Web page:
“I did a lot of listening to my own self,” Mr. Kosma said. “That’s just a remarkable thing.” And while his foundation is just months away from opening, he said he planned to attend the Burning Man festival this summer.

For Tatyana Plaksina, a 26-year-old social worker from Los Angeles, camp was almost a necessity.

“I felt like I needed something like this,” said Ms. Plaksina, whose nom de camp was Tater Tot. “I felt pulled in a lot of directions. My phone was always going off. I wanted an excuse to put it away and not respond to anybody.”

“From the moment that we drove up there, as soon as we met the organizers, they completely made me feel we were at the right place,” she said. “I didn’t expect there to be so much love and freedom and acceptance. It felt like a place where you could be yourself and be accepted for that.”

And me?

I had spent two days getting to know my fellow campers and participating in a meditative breathing workshop (or “playshop” in Camp Grounded lingo), taught by a surfer-yoga instructor called Didgeridoo, wherein I learned how to hug someone by positioning my head to my partner’s right side so that our hearts could touch and our breath could sync. I lost my voice during some very enthusiastic singalongs where I realized that I knew all the words to “If I Had a Hammer,” but not the second verse to “Norwegian Wood.” I had my face painted, napped in a hammock and spontaneously danced — not an easy thing since, as friends and family can attest, I’ve never done anything spontaneously in my entire life. And one night, I found myself lying on my back, gazing up at the night sky. The only other times I’d seen the constellations so clearly were when I glanced up at the ceiling in Grand Central Terminal.

Somewhere outside of Camp Grounded, iPhones were buzzing with the breaking news of Rupert Murdoch’s divorce and Kim Kardashian’s baby. But I was looking for shooting stars, not reality ones. And for once, I was enjoying the silence.

(Courtesy, The New York Times)


OSAMA BIN LADEN Was Stopped By The Police For Speeding Just A Year After 9/11, Reveals Stunning Secret Pakistani Report Into Raid That Killed Him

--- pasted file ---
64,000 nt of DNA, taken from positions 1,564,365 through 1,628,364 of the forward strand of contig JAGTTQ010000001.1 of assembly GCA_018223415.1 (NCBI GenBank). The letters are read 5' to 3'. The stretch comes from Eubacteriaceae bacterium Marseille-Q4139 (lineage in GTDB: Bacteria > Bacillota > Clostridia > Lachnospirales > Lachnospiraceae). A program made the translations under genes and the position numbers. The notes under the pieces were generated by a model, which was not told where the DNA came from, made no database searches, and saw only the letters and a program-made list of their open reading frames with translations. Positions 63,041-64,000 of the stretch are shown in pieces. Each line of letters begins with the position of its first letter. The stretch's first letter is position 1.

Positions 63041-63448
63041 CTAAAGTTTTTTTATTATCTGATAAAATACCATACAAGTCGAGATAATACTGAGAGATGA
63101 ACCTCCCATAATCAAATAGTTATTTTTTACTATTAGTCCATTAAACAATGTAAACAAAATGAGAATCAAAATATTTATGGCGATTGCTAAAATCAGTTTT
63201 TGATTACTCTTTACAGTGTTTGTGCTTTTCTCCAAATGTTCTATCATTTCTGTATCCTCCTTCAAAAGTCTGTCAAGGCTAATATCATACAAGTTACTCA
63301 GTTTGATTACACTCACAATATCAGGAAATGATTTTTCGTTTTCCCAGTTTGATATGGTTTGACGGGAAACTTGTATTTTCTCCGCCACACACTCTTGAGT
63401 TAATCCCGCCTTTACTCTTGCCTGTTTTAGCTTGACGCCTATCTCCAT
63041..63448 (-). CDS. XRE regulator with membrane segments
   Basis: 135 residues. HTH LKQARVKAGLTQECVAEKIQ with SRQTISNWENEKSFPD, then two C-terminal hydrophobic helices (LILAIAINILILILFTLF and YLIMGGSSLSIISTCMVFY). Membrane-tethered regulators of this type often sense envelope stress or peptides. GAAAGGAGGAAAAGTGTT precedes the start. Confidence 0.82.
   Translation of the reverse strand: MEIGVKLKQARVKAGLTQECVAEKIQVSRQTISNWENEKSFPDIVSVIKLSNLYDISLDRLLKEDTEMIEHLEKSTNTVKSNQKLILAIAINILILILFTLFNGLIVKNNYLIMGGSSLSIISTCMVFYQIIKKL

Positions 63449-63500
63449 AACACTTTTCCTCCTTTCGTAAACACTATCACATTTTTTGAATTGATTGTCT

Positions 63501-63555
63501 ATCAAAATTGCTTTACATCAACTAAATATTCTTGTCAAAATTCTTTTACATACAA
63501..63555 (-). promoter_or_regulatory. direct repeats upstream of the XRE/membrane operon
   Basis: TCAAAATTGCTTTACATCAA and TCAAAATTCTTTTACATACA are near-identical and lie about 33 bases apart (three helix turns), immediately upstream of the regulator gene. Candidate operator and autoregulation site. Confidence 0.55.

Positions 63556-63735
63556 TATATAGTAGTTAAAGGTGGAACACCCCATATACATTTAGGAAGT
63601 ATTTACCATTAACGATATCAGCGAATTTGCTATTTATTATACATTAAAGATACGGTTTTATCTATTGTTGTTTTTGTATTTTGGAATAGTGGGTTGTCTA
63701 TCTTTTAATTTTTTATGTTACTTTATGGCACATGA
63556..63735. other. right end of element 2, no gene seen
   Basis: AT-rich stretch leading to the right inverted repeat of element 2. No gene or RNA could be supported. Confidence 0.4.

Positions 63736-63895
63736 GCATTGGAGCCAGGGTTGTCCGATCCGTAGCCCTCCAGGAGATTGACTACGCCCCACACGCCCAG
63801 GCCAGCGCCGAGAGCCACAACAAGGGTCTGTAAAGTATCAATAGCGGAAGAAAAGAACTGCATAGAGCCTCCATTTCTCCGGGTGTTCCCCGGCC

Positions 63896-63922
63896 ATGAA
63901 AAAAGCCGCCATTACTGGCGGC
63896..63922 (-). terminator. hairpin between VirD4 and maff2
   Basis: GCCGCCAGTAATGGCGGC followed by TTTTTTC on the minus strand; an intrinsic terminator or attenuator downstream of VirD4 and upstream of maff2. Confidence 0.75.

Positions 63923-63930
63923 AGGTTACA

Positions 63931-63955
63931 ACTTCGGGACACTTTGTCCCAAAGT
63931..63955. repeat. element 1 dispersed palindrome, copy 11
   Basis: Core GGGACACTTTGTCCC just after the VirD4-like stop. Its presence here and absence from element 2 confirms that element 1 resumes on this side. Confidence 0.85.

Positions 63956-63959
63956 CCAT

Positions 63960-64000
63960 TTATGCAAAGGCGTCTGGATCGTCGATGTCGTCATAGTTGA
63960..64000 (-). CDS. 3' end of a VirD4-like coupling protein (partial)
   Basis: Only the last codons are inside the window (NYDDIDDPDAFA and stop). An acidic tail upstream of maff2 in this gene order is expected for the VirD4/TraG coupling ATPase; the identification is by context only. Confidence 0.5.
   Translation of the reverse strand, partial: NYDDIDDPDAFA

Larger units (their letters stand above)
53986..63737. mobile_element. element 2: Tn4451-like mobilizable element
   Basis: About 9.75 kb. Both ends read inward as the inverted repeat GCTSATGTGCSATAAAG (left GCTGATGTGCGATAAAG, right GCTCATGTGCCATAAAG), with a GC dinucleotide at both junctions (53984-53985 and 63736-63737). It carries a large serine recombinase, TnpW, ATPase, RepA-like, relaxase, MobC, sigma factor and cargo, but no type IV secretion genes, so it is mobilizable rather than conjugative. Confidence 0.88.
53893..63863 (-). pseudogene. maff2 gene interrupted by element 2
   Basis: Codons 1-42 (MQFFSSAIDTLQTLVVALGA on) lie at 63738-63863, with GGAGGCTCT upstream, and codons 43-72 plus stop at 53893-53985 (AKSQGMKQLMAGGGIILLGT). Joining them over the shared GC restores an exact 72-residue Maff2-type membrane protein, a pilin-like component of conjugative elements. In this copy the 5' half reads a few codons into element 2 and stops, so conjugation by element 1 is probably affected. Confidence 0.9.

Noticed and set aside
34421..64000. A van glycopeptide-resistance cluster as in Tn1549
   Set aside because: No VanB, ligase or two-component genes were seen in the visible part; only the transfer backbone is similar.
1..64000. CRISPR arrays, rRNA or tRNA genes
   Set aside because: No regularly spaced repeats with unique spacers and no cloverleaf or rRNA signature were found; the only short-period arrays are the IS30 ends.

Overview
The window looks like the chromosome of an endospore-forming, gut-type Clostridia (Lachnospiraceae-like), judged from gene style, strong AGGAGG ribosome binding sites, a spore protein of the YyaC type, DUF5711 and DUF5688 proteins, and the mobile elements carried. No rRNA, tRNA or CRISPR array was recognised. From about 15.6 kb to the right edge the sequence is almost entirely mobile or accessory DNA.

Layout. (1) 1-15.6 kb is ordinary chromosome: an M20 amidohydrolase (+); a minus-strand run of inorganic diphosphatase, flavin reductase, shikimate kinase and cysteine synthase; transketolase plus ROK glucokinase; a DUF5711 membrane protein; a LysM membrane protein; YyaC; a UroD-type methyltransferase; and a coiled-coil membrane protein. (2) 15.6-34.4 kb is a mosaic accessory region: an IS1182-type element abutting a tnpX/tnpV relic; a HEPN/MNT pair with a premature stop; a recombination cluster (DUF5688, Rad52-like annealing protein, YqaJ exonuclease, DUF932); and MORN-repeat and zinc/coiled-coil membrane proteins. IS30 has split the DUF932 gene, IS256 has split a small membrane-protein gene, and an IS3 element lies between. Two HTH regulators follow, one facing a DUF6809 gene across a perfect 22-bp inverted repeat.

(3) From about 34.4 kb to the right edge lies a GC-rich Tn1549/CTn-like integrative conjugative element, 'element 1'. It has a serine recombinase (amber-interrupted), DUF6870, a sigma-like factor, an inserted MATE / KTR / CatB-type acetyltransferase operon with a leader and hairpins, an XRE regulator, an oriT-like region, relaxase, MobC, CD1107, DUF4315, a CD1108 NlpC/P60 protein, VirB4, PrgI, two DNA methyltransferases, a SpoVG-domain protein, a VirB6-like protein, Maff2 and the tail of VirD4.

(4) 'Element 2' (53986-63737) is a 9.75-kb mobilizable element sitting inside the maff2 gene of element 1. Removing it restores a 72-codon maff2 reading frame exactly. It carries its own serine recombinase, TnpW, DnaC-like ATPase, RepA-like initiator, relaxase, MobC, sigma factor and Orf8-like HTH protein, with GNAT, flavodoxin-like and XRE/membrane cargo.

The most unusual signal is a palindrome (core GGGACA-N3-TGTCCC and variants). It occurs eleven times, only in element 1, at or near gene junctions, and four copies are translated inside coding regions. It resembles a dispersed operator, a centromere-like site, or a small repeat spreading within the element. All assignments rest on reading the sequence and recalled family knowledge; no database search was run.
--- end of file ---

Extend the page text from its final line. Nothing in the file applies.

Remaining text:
By David Martosko

The terror chief was almost caught shortly after the 9/11 attack, said the wife of one of his guards, when their car was stopped for speeding Bin Laden was in the habit of wearing a cowboy hat in his Abbottabad compound because he thought it would shield him from US drones. He spent his last night with his youngest wife, and the two initially thought the noise from approaching Chinook helicopters was just a rainstorm.

A Pakistani government commission decided that killing bin Laden was an act of “murder” — and that he was a “victim.” Bin Laden was so secretive about his compound that he and his followers waited until after an earthquake to add a third story to the house Dr. Shakeel Afridi, now imprisoned in Pakistan for helping the US, wasn't arrested for three weeks following the raid, allowing the CIA time to help him escape if US officials had wanted to help him.

9/11 mastermind Osama bin Laden died on May 2, 2011 in a military raid, but the Pakistani government's appointed commission is convinced he is a “victim” who was murdered by the United States. A secret Pakistani report leaked online Monday provides a series of stunning revelations about the life and death of terror mastermind Osama bin Laden, the long-time Al-Qaeda leader responsible for the 9/11 attacks against the United States in 2001. The report, placed online by the Al Jazeera news network, recounts the testimony of more than 200 witnesses including bin Laden's family members.

On one occasion during 2002 or 2003, bin Laden was almost caught while headed to a market with his security guard Ibrahim al-Kuwaiti and the guard's wife Maryam. The car he was riding in — it's unclear who was driving — was pulled over for speeding, but bin Laden “quickly settled the matter,” according to Maryam's testimony, and the al-Qaeda leader was once again off and running. One of bin Laden's relatives said “The Shaikh,” as he was known, often “wore a cowboy hat to avoid detection from above” by overhead US drones, and that “a complete collapse of local governance” allowed him to hide inside the country for six years before US President Barack Obama gave the order to have him killed in a Navy SEAL raid.